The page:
Judo founder Jigoro Kano was an educator and a visionary who started jiu-jitsu to develop his strength. The 5ft 2in and 41kg Kano added his own ideas to his jiu-jitsu experience to develop a complete fighting system which personified “Maximum Efficiency with Minimum Effort”.
Kano founded The Kodokan in 1882 and became the first Asian member of the International Olympic Committee. In 1912 he helped to establish the Japan Amateur Athletic Association and was a Japanese representative at the Olympic Games of 1928 in Amsterdam, 1932 in Los Angeles and 1936 in Berlin. Kano died at sea in 1938 at the age of 77 while on board NYK Line motor ship Hikawa Maru.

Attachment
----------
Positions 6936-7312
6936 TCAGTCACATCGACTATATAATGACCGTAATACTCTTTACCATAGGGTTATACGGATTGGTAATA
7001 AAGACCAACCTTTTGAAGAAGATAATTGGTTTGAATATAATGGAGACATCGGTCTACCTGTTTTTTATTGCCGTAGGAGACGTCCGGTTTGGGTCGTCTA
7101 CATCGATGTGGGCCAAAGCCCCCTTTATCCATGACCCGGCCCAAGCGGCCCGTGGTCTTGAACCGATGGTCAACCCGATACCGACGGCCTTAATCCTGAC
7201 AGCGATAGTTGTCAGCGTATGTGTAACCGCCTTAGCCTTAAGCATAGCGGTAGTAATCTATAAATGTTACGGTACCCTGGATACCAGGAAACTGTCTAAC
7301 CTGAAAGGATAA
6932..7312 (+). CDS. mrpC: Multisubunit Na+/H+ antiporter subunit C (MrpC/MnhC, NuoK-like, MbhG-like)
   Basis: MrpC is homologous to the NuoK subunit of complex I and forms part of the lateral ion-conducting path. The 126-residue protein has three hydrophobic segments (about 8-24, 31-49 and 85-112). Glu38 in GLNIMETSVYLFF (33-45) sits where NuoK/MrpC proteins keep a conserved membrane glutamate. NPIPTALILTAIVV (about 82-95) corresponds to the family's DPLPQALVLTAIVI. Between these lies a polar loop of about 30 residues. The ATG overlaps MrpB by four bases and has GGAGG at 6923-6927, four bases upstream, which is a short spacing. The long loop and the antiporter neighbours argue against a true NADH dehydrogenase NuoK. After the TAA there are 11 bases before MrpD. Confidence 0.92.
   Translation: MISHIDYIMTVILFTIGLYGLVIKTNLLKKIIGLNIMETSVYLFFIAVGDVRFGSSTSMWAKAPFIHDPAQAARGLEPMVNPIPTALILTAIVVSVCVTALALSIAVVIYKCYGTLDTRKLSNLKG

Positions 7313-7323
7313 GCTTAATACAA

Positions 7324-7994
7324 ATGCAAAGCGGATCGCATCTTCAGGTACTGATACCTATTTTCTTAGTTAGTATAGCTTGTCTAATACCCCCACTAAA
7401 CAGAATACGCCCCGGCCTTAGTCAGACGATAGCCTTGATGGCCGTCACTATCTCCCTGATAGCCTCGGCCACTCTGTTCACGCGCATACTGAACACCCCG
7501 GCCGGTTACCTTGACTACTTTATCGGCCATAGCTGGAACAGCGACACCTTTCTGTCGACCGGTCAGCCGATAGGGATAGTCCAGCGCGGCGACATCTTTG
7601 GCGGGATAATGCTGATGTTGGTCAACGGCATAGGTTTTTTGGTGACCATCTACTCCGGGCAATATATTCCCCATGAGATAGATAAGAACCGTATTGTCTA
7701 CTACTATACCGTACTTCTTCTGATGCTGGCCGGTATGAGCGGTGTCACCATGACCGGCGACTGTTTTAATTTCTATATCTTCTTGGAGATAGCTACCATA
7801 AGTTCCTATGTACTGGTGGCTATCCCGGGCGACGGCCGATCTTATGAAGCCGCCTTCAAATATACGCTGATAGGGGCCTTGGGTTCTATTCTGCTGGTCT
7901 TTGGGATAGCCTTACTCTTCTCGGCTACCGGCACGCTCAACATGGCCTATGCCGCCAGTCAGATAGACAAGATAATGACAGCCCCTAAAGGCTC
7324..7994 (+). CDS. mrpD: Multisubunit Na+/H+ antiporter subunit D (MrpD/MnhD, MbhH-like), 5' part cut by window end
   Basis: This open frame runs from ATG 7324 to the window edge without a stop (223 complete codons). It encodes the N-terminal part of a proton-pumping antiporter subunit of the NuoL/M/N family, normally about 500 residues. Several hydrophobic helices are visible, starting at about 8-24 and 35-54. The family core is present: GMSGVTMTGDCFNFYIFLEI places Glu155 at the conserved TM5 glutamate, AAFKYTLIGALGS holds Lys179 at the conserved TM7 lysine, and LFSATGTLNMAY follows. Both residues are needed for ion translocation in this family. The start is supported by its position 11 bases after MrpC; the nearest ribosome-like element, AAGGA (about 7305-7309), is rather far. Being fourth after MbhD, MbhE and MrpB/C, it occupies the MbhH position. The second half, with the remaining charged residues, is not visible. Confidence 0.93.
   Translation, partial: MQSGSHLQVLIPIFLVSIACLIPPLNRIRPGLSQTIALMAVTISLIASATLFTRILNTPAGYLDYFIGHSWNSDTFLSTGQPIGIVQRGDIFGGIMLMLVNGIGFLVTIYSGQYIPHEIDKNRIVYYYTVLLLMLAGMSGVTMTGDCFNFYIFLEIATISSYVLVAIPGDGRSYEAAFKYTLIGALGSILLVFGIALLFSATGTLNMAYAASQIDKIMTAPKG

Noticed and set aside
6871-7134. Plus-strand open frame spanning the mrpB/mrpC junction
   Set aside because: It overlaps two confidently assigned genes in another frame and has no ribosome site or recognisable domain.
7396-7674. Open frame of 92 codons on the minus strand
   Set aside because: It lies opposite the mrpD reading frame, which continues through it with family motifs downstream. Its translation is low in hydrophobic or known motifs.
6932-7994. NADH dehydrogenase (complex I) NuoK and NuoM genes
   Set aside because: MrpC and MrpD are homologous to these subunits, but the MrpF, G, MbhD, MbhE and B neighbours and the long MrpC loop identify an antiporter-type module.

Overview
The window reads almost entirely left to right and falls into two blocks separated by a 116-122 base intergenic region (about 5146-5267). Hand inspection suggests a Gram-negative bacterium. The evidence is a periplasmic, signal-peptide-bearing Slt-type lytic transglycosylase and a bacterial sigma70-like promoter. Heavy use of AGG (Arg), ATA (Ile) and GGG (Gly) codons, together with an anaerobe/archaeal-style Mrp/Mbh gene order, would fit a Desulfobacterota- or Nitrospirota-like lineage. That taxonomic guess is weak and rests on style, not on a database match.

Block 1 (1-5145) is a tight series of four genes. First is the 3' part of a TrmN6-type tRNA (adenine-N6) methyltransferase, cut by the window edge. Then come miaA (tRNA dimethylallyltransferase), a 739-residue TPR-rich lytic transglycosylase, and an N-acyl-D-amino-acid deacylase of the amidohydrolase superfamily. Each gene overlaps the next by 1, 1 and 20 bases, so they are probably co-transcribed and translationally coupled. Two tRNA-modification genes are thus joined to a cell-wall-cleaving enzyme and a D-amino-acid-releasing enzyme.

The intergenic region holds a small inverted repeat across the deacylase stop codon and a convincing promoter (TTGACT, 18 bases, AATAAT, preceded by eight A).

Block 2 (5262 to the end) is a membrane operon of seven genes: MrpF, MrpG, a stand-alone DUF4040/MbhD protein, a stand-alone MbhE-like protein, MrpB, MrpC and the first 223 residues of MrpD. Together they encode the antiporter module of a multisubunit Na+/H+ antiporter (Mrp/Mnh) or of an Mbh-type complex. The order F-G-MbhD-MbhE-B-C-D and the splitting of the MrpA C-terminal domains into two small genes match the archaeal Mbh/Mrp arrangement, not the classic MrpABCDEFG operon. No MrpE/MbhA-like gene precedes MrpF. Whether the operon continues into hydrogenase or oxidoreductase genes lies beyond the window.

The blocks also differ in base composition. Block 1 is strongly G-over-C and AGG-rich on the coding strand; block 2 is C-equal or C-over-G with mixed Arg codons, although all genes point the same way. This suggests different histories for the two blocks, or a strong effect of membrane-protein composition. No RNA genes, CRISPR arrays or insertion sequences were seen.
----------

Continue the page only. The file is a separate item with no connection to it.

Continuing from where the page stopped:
Judo was introduced to the Olympic programme at the 1964 Tokyo Games and since 1972 has featured in every Olympiad. Kano’s official honours and decorations included the First Order of Merit and Grand Order of the Rising Sun and the Third Imperial Degree.
Kano once said: “Judo is the way of the highest or most efficient use of both physical and mental energy. Through training in the attack and defence techniques of judo, the practitioner nurtures their physical and mental strength, and gradually embodies the essence of the Way of Judo.”